Small greeting-card firm has a sympathy note for Hallmark
In the battle to sell delicate love poems and lilting personalized prose, Hallmark Cards is a giant - but it has stubbed its toe on tiny Blue Mountain Arts of Boulder, Colo. A federal judge in Denver late last week ordered an injunction barring Kansas City-based Hallmark from selling 83 of 92 styles in its ``Personal Touch'' line of alternative greeting cards. The judge ruled that Hallmark copied Blue Mountain's distinctive look in an effort to ``cash in'' on its image.
Blue Mountain's creator, Susan Schutz, is jubilant, although Hallmark has appealed the injunction. A trial is expected in coming months.
``We've proved that artists can protect what they create,'' Ms. Schutz says. ``I have a whole new faith in the American justice system and that truth prevails.''
Hallmark sees things a bit differently.
``Naturally we are disappointed in this judgment,'' says Charles W. Hucker, senior vice-president for public affairs. ``The court has effectively granted Blue Mountain Arts a perpetual monopoly.''
Until a few years ago, privately held Hallmark had little interest in alternative greeting cards. Far and away the greeting card industry leader, Hallmark had some $1.7 billion in sales last year and holds a 40 to 45 percent share of the card market. Blue Mountain's sales and share of the market are, on the other hand, ``negligible,'' according to one analyst.
But even though the market for alternative cards is still small (about $170 million), the rate of growth in this segment has been three to four times that of regular cards. Alternative cards frequently use free-form poetry (as does Blue Mountain), offbeat humor or irreverent depictions of such subjects as divorce or dating.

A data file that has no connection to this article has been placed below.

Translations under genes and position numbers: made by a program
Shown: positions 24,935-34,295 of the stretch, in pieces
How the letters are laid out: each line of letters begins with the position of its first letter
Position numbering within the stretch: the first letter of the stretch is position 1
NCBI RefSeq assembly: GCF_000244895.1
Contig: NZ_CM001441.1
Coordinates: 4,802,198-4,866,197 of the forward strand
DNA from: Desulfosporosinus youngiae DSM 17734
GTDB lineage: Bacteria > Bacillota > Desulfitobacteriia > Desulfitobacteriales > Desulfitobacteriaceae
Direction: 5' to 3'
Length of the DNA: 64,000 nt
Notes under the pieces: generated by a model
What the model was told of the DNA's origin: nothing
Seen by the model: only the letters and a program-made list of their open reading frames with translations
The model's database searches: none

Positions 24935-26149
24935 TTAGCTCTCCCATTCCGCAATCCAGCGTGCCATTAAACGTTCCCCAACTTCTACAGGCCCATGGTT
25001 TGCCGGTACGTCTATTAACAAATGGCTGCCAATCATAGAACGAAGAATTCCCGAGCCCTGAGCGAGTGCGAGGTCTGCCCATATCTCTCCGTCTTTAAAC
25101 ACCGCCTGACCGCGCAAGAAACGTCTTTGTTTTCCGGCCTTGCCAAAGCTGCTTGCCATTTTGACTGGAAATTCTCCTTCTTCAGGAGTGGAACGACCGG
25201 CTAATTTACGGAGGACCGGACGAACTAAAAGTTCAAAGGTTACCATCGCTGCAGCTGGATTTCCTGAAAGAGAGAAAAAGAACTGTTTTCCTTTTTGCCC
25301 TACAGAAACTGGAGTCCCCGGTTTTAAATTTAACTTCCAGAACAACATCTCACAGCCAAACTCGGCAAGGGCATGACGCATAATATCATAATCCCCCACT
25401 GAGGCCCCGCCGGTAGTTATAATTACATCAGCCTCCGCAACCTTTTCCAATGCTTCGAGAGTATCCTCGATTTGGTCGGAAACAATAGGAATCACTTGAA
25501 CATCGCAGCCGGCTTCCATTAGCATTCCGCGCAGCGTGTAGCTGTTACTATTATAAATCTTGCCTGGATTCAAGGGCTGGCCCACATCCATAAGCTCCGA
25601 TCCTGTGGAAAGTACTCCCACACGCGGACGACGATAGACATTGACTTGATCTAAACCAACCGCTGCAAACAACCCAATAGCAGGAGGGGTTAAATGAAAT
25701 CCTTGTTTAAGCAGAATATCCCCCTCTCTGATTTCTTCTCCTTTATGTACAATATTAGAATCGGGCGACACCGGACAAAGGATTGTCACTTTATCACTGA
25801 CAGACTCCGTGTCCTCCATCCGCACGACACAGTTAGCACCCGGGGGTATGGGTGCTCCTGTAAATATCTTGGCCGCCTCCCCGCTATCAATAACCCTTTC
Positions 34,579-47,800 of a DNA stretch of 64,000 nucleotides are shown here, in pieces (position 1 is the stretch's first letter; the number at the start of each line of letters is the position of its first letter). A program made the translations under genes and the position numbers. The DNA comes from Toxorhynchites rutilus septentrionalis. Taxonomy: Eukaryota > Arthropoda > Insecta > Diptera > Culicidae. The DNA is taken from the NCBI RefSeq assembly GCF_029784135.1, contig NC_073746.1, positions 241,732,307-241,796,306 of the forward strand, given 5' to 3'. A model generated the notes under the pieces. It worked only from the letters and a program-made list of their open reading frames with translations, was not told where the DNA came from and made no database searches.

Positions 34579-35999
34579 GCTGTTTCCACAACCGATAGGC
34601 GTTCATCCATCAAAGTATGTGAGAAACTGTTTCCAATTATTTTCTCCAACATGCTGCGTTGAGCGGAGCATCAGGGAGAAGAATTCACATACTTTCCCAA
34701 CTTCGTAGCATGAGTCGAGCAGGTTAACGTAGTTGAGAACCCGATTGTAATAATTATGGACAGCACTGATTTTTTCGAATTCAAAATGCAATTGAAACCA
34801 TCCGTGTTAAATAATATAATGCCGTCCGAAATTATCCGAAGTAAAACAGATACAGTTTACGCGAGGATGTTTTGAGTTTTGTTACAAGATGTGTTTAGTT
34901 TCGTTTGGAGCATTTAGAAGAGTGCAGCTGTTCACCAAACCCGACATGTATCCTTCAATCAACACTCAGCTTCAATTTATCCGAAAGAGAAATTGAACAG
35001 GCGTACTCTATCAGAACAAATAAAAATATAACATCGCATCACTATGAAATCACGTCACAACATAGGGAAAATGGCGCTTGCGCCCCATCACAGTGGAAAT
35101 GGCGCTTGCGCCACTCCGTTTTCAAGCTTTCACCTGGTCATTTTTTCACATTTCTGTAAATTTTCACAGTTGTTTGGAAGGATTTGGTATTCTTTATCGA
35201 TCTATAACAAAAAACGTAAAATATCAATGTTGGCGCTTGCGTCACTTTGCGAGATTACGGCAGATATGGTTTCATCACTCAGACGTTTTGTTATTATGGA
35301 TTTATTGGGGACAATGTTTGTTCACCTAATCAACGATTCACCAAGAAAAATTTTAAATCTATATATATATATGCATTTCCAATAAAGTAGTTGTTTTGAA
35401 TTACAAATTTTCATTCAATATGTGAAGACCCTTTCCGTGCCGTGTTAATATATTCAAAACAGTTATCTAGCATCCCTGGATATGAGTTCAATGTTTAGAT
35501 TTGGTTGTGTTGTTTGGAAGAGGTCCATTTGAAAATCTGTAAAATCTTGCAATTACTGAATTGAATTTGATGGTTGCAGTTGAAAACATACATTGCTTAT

Hallmark entered the alternative card market seriously last spring. Until then, it had focused mainly on the over-40-year olds because they buy more cards per person. Each year Americans buy roughly 5.75 billion cards - about 25 cards for every man, woman and child.
The copying issue is serious because small companies must rely on uniqueness and an added dollop of creativity to stay a step ahead of the Big Three. Those three - Hallmark, American Greetings, and Gibson - control 83 percent of the market.
Blue Mountain isn't the only small card company unflattered by Hallmark's alleged mimicry. Roserich Designs Ltd., of Carpinteria, Calif., and three Hallmark retailers also have suits pending against Hallmark. Other cardmakers complain that Hallmark is buying up competing inventory if retailers accept another of its nontraditional card lines.
``Tough business practices are one thing,'' says Robert A. Gall, general manager of Blue Mountain Arts. ``But to copy the cards as closely as they did is a completely different thing.''
Hallmark spokesman Patty Moore says Hallmark has never tried to copy anyone's cards, but that the company has done significant market research in order to develop ``the same type of product - one with similar appeal, but that is quite different from copying.''
But US District Judge Jim R. Carrigan, basing his ruling on different evidence presented at the preliminary hearing, included the following, which lends insight into how that market research is done:
``At one point Hallmark even posed to a panel of card dealers the following question: `How do you feel about Hallmark copying Recycled Paper, Blue Mountain Art, and California Dreamers.' Moreover, in a June 16, 1986, performance report on the second generation Hallmark cards, the defendants [Hallmark] stated: `A dealer who complained that we were wrong to `copy Blue Mountain Art' apologized and is excited about sales results.'''
No matter what the outcome of Blue Mountain's suit, observers say Hallmark will ultimately find a way to compete in the alternative card market.
``They're not going to be precluded from competing in alternative cards,'' says E. Gray Glass III with Kidder, Peabody & Co. ``Whether they win or lose this one, they'll eventually develop a design that's totally their own.''